For those worried about Critical Race Theory, do not read this book, because what you want to avoid is the truth about how the USA became the richest and most powerful country on earth. This book is not so much about domestic genocide and slavery, although it is alluded to — it is more about how U.S. corporations drove and still drive the capitalist wealth creation machine in an international context. This is the global underbelly of “make America great again.”

4 people found this helpful

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Best Book I’ve Read in Awhile

This book was amazing. A solid biography of Smedley Butler and perfectly ties each of his deployments to the modern day effects. A must read for all Marines and history buffs.

4 people found this helpful

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Author allows his political views to embellish

The author presents their biased opinions as fact mixed in with actual historical events. This book had the promise to be an amazingly enlightened view of history. The true facts are sad and terrible enough. The author continuing to put in his extreme far left views makes you question the veracity of their work. If you want a biased presentation to confirm your political option this is the book for you. If you chose to not live in an echo chamber try Dan Carlin for fact and truth.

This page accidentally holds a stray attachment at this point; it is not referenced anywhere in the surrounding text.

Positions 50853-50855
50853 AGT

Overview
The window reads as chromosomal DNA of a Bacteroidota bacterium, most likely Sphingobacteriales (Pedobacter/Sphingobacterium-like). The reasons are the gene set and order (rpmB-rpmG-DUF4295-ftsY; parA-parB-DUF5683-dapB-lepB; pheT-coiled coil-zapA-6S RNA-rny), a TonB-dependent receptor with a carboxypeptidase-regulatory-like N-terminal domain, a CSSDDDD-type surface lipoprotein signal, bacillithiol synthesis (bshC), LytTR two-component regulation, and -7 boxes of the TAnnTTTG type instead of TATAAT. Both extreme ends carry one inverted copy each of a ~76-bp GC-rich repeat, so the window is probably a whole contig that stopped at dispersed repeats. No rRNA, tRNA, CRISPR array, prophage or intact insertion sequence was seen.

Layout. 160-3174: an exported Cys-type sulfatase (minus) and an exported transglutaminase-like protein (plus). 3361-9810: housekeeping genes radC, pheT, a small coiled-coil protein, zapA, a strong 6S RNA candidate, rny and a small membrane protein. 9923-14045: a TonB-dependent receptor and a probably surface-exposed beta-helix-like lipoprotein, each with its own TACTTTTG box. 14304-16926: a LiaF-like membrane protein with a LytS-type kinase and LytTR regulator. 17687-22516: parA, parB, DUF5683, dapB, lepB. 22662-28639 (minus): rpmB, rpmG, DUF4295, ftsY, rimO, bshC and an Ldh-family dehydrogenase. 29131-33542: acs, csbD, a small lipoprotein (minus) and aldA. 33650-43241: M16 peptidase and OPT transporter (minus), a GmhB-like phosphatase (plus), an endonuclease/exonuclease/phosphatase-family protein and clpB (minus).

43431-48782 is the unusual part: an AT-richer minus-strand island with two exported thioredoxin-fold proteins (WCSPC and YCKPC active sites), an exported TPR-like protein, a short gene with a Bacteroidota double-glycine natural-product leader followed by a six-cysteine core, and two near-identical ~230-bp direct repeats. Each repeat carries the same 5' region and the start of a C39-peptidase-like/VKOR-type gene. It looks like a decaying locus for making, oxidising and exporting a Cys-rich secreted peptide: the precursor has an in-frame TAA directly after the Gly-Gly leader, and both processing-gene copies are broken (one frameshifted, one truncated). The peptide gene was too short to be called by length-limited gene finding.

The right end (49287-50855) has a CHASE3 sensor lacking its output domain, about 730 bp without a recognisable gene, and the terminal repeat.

3 people found this helpful

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A great book explaining American imperialism

This book explains the term "American Imperialism". It was a term that I had not understood and this book fills in many of the blank spaces of early 20th century American history.
That being said, the author's personal opinions overshadow much of the historic context that his research has revealed. I was interested in Butler's actions and how they are still being felt today, I don't care about Katz's moral judgement.

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Incredible story

Gets to the heart of contemporary US politics through one man's story. Amazing and very timely.

2 people found this helpful

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The history Americans seldom learn

Katz traces a convoluted history of American empire through the flawed but compelling war biography of Smedley Butler who likely thwarted a more disastrous January 6th. If Americans knew more of this history, we would be better at protecting this fragile, precious democracy.

1 person found this helpful